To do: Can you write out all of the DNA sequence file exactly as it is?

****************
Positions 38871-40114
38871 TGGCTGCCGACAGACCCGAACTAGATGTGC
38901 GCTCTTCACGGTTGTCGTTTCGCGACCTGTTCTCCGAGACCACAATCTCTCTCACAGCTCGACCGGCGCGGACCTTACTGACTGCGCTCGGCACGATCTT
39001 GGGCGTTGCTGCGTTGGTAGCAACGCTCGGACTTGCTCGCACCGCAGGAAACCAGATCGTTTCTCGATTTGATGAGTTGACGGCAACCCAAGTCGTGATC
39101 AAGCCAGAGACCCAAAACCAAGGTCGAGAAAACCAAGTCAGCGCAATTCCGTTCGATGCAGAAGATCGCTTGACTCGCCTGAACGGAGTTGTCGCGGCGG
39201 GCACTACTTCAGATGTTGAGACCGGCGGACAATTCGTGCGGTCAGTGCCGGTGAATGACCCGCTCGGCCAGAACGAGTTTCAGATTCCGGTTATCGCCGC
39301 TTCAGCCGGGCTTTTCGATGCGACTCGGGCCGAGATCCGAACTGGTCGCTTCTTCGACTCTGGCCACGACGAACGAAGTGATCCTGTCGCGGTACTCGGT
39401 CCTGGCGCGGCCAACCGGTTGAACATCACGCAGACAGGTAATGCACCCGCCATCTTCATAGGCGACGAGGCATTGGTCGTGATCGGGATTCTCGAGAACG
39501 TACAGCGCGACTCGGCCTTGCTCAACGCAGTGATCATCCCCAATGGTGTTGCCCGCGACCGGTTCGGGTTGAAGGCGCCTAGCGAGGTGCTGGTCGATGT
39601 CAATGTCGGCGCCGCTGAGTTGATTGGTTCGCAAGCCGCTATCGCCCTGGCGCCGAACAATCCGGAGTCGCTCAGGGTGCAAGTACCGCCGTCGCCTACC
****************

Positions 38871-40114
38871 TGGCTGCCGACAGACCCGAACTAGATGTGC
38901 GCTCTTCACGGTTGTCGTTTCGCGACCTGTTCTCCGAGACCACAATCTCTCTCACAGCTCGACCGGCGCGGACCTTACTGACTGCGCTCGGCACGATCTT
39001 GGGCGTTGCTGCGTTGGTAGCAACGCTCGGACTTGCTCGCACCGCAGGAAACCAGATCGTTTCTCGATTTGATGAGTTGACGGCAACCCAAGTCGTGATC
39101 AAGCCAGAGACCCAAAACCAAGGTCGAGAAAACCAAGTCAGCGCAATTCCGTTCGATGCAGAAGATCGCTTGACTCGCCTGAACGGAGTTGTCGCGGCGG
39201 GCACTACTTCAGATGTTGAGACCGGCGGACAATTCGTGCGGTCAGTGCCGGTGAATGACCCGCTCGGCCAGAACGAGTTTCAGATTCCGGTTATCGCCGC
39301 TTCAGCCGGGCTTTTCGATGCGACTCGGGCCGAGATCCGAACTGGTCGCTTCTTCGACTCTGGCCACGACGAACGAAGTGATCCTGTCGCGGTACTCGGT
39401 CCTGGCGCGGCCAACCGGTTGAACATCACGCAGACAGGTAATGCACCCGCCATCTTCATAGGCGACGAGGCATTGGTCGTGATCGGGATTCTCGAGAACG
39501 TACAGCGCGACTCGGCCTTGCTCAACGCAGTGATCATCCCCAATGGTGTTGCCCGCGACCGGTTCGGGTTGAAGGCGCCTAGCGAGGTGCTGGTCGATGT
39601 CAATGTCGGCGCCGCTGAGTTGATTGGTTCGCAAGCCGCTATCGCCCTGGCGCCGAACAATCCGGAGTCGCTCAGGGTGCAAGTACCGCCGTCGCCTACC